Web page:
3. Lower Your Car Insurance Costs

Your car insurance premiums won’t just go down because you paid off your car loan, but it’s possible.

However, it’s probably still a good time to review your insurance coverage, especially if you think you can lower your coverage details, where it makes sense, to lower your monthly bill.

In some instances, if your car is really old and not worth much, it might make sense for you to drop comprehensive coverage—I’m not an agent though, and I don’t know your particular situation, so please consult an insurance professional or agent.

The biggest point to note is the finance company (i.e. the lienholder) doesn’t get to tell you what to do here anymore!

You can get any type of auto insurance you want as long as you meet your state’s minimum requirements.

I highly recommend also getting a few quotes (from someone other than your current insurance agent/company) to learn whether you could purchase more affordable auto insurance elsewhere.

I recommend getting quotes from different providers and comparing them to see how much you can save. I suggest:

Gabi
Free
Gabi shops for your car & home insurance - saving you $865 on average! No fees, no forms, no spam.
We earn a commission if you click this link and make a purchase at no additional cost to you.

4. Get Your Title and Store It (Safely)

Getting your title once you pay off your loan can actually take a long time.

It’s best to go ahead and initiate the request to avoid putting yourself in a situation where you need it in a hurry (like when you decide to sell the car).

Some states have the lien holder (the company who you made loan payments to) physically hold the title.

If you reside in one of these states, you’re likely to get your title back pretty fast (as soon as your payment clears and they have time to notify the department of motor vehicles in your state.)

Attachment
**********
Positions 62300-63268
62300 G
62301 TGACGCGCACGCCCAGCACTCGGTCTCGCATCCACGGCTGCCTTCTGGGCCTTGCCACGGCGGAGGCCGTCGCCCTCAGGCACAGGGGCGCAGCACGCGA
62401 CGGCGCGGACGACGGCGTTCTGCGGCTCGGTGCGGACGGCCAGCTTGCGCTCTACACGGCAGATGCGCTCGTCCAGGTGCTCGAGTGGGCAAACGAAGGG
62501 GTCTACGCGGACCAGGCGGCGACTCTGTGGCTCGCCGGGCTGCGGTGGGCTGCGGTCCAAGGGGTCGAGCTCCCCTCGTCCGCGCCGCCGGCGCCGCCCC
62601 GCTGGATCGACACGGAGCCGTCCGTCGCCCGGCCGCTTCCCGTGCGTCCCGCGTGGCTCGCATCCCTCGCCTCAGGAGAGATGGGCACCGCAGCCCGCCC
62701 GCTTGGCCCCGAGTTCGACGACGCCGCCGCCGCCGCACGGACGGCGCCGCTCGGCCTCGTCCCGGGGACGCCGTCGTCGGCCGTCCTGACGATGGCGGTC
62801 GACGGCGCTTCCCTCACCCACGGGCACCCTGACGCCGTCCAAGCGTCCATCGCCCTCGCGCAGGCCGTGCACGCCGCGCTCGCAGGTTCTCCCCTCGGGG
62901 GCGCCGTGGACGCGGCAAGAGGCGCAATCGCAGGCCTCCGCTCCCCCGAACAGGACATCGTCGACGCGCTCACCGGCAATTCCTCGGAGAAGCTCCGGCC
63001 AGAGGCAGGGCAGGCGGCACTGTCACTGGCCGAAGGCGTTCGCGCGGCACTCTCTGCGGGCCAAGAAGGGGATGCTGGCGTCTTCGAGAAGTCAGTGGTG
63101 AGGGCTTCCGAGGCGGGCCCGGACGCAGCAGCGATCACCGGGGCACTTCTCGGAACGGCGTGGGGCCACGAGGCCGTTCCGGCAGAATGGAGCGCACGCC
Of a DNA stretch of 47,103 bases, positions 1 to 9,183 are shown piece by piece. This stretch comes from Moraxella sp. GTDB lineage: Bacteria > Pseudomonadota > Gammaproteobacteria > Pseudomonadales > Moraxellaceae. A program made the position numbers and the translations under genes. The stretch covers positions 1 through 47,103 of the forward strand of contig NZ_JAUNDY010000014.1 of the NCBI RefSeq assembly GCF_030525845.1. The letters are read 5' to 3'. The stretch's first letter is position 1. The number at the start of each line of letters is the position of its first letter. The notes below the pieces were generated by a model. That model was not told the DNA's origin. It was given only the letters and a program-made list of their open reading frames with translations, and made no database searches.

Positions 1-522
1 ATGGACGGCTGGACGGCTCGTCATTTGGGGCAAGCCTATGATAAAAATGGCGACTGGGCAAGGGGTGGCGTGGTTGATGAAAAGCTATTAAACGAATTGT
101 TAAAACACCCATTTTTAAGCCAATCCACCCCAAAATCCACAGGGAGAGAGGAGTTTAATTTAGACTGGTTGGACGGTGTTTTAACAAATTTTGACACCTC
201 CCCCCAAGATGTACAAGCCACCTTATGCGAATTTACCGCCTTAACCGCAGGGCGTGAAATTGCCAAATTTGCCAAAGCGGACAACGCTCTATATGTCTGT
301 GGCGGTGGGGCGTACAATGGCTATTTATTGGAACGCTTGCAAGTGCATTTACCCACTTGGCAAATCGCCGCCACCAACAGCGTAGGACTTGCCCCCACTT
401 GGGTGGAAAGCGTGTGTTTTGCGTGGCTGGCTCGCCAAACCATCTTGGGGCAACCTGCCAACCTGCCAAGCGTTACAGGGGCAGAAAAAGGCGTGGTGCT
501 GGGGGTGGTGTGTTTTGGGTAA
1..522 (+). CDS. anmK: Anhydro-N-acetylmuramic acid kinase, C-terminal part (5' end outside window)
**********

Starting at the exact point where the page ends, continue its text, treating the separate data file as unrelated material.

It should look something like this (varies by state, of course):

Texas Car Title Sample - Get Your Title When You Pay Off Your Car Loan

Once you get your title, store it in a safe at home.

DO NOT just put it in the car itself. In the event of a fire, or even theft, you’d have to seek out getting a replacement, which can be a real hassle.

I suggest snapping a picture of the title, too, so you can keep a digital copy for quick reference.

5. Check Your Credit Score

Be sure to check your credit report with a service to review your note is recorded as paid.

The primary reason is to ensure your car loan is listed as fully paid off and reported to each credit reporting agency as such.

The secondary reason is to double check you actually paid it off—you’d be surprised how many people make a final payment but miss a small amount of interest. More often than not, lien holders make you request a “final payoff amount” in which is calculates these interest accruals, but it’s worth checking twice.

Now, be aware paying off a loan can actually cause somewhat of a dip in your credit score.

The credit bureaus each look at how well you manage credit and debt in the present, not debts you’ve paid off in full.

However, thankfully, the impact should even out eventually. I suggest using Credit Sesame or Credit Karma to provide the info you need to monitor your credit. 

Credit Sesame

You can get a free credit score from Credit Sesame.

They pull your credit information from TransUnion to get your VantageScore, which is similar to (although not exactly the same as) your FICO score. You’ll receive monthly updates of your score. 

Credit Sesame is easy to use, especially if you log into their apps for either Android or iPhone. 

Another perk of Credit Sesame is their free Identity Theft Protection valued at up to $50,000.